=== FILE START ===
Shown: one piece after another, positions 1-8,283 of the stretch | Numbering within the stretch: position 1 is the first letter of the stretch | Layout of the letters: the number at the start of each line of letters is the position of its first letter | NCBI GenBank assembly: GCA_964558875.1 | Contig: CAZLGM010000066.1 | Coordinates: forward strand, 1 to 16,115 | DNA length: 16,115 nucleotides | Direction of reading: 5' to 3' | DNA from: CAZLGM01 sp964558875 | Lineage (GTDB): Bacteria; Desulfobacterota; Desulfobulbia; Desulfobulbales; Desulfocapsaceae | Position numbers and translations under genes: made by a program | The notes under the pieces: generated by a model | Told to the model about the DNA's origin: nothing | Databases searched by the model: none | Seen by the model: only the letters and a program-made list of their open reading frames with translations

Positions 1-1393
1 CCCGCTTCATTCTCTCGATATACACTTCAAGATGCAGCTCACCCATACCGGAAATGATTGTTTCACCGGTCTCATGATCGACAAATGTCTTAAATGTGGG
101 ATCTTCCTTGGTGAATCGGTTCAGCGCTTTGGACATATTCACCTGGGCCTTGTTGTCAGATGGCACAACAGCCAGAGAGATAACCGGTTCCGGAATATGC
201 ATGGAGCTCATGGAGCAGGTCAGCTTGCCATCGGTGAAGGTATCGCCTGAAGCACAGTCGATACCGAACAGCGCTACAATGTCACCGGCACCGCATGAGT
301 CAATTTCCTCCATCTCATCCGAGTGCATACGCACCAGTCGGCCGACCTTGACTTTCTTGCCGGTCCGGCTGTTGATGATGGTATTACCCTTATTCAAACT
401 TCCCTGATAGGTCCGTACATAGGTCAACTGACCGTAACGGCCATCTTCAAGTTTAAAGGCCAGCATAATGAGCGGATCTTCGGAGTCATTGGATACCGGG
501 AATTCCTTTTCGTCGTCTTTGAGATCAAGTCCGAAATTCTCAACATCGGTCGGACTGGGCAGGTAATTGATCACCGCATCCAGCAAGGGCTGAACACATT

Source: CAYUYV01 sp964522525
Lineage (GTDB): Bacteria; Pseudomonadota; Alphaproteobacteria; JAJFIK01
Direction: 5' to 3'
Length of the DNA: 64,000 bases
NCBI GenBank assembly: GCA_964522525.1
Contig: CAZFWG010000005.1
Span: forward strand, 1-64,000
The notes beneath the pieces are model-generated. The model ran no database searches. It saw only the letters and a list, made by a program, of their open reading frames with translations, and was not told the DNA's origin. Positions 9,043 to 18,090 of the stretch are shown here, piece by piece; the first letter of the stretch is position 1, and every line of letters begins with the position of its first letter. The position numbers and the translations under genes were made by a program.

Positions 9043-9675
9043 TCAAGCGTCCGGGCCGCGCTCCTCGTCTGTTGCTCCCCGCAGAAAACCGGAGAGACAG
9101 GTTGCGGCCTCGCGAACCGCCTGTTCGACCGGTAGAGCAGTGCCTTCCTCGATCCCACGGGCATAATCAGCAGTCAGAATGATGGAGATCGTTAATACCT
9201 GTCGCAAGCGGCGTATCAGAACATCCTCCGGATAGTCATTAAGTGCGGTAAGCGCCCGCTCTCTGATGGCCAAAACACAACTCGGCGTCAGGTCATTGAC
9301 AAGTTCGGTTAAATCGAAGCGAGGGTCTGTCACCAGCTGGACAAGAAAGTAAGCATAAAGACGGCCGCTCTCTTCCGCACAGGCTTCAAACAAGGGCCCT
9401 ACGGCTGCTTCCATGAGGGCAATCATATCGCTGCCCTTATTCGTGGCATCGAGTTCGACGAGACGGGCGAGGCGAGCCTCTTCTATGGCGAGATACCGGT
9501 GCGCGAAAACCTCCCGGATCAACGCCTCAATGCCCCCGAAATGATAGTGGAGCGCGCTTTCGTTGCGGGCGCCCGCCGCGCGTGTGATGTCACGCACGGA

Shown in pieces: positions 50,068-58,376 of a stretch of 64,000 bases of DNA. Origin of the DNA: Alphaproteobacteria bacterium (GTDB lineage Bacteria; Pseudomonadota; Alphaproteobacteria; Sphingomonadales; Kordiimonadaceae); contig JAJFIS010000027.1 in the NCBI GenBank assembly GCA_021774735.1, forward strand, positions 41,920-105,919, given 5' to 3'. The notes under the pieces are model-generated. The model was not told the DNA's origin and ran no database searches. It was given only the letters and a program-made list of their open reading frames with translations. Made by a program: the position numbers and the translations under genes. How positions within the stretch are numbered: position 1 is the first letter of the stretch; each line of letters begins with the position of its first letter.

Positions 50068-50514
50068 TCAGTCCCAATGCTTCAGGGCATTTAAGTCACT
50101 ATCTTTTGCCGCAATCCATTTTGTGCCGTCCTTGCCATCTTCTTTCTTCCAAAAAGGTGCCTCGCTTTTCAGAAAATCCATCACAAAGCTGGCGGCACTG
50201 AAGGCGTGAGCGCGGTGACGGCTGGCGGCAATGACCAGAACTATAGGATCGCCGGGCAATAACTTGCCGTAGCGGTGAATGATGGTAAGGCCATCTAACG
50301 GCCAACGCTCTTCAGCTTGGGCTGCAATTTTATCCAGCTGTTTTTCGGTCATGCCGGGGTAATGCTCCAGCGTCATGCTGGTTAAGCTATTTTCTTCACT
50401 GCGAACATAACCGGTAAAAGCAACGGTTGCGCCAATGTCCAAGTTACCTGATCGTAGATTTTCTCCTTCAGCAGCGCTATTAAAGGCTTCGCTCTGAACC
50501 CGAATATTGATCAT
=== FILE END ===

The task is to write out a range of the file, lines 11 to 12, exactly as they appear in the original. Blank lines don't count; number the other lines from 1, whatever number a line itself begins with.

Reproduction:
Direction: 5' to 3'
Length of the DNA: 64,000 bases